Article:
Williamson County school officials call for state to waive TNReady requirements for 2020-21 school year, express concern for funding

Tennessee-area school leaders are calling for the state to waive testing and accountability requirements for the 2020-21 school year. (Courtesy Adobe Stock)
Tennessee-area school leaders are calling for the state to waive testing and accountability requirements for the 2020-21 school year. (Courtesy Adobe Stock)

Tennessee-area school leaders are calling for the state to waive testing and accountability requirements for the 2020-21 school year. (Courtesy Adobe Stock)

With many districts across the state planning a mix of virtual and in-person learning at the start of the 2020-21 school year, Williamson County-area school officials are expressing concerns about how districts will administer state-mandated testing as the ongoing coronavirus pandemic continues to add active cases to the region.

TNReady, part of the state's comprehensive testing program, is typically administered in person during spring and fall testing blocks for third to eighth grades, with end-of-course exams required at the high school level, according to the Tennessee Department of Education.

Given the uncertainty around if students will have an in-person instruction option for the full year, Williamson County Schools Superintendent Jason Golden is calling on Gov. Bill Lee to cancel testing for this year.

Golden sent a letter to Lee on July 17, which was then circulated from the social media accounts of multiple WCS board of education members.

"On behalf of Williamson County Schools, I am asking you to use your emergency powers to extend the waiver through the 202021 school year and waive the Tennessee comprehensive assessment program (TCAP) tests, which include, but are not limited to, TNReady assessments, English learner assessments, alternate TCAP assessments and end-of-course examinations," Golden said in the letter.

In March, the Tennessee Legislature signed a bill to cancel TNReady for the state after requesting a federal waiver from the U.S. Department of Education. It is not yet known if the Legislature will enact a similar bill for this school year.

Golden also called on Lee to waive requirements for the number of instructional days required by the state. The state currently requires 180 days of educational instruction; however, Golden said with many students required to quarantine if they contract the coronavirus, giving districts the ability to shorten the school year would provide flexibility.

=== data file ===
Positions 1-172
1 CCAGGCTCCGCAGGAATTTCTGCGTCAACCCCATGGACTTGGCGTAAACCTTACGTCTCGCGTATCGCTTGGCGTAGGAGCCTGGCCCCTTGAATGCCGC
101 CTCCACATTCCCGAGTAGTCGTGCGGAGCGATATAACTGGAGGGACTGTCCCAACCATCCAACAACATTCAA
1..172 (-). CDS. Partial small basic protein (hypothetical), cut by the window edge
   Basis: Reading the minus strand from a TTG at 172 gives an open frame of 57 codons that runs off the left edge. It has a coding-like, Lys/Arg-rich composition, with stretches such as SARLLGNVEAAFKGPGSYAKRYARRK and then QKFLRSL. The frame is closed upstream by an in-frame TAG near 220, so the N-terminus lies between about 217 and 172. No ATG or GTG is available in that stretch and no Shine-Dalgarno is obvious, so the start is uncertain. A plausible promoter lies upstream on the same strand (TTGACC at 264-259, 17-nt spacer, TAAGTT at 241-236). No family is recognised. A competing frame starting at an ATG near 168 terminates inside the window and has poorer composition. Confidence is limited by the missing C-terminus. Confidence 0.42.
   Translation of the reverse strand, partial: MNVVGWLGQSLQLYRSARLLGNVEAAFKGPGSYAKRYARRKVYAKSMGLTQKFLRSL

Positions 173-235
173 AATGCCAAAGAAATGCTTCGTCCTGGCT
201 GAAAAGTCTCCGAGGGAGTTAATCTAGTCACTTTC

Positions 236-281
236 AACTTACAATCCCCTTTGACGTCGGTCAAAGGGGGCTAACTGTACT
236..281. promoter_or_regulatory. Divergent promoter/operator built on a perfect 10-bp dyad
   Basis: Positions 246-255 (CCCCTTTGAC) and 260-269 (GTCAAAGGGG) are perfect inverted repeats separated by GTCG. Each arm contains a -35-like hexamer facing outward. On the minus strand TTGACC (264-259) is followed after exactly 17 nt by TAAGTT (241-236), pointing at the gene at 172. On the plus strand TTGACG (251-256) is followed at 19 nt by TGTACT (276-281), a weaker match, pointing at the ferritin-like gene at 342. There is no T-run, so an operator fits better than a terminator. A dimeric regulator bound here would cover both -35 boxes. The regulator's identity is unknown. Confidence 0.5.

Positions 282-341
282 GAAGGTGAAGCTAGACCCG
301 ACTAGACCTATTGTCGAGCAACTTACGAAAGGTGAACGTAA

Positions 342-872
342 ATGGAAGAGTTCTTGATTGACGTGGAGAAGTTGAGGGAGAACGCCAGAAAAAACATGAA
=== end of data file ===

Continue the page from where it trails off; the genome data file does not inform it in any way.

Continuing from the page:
"We recognize students may need to be absent due to quarantine or illness, and we may find it to be in the best interest of students and families to shorten the school year," Golden wrote.

While board members have expressed support for waiving some state requirements, there has also been concern for what that would mean for state and federal funding.

David Snowden, the director of schools for Franklin Special School District, addressed the topic during the FSSD board of education meeting July 20. Snowden stated while there is speculation the matter of testing may be addressed in a yet-to-be-called special legislative session, he said he has heard rumors doing so could decrease funding that schools receive.

"I know the legislative body is coming back into session within the next couple of weeks I believe. I think that those question [about waivers] will be asked, and I don't know obviously how they will address those questions," Snowden said. "There has been a rumor that if they shorten the number of days the they would also shorten the amount of money that's being sent to school districts, and that's something that no school district would want to see. In other words, the [Basic Education Program] is based on 180 or equivalent days of instruction, so if they take it and say that you only attend[ed] 170 days or whatever number, and then they use the ratio and take that amount of money away per day, I think it would be pretty devastating for some school districts."

However, Snowden said this was only a rumor and the TNDOE has not sent that guidance to the district.

"I have not seen that in writing, that's strictly one of the rumors that's going around," he said.

Snowden said as it stands, districts do not have the authority to alter testing or instructional time.

Read the full letter from Golden below.
By Wendy Sturges
A Houston native and graduate of St. Edward's University in Austin, Wendy Sturges has worked as a community journalist covering local government, health care, business and development since 2011. She has worked with Community Impact since 2015 as a reporter and editor and moved to Tennessee in 2019.


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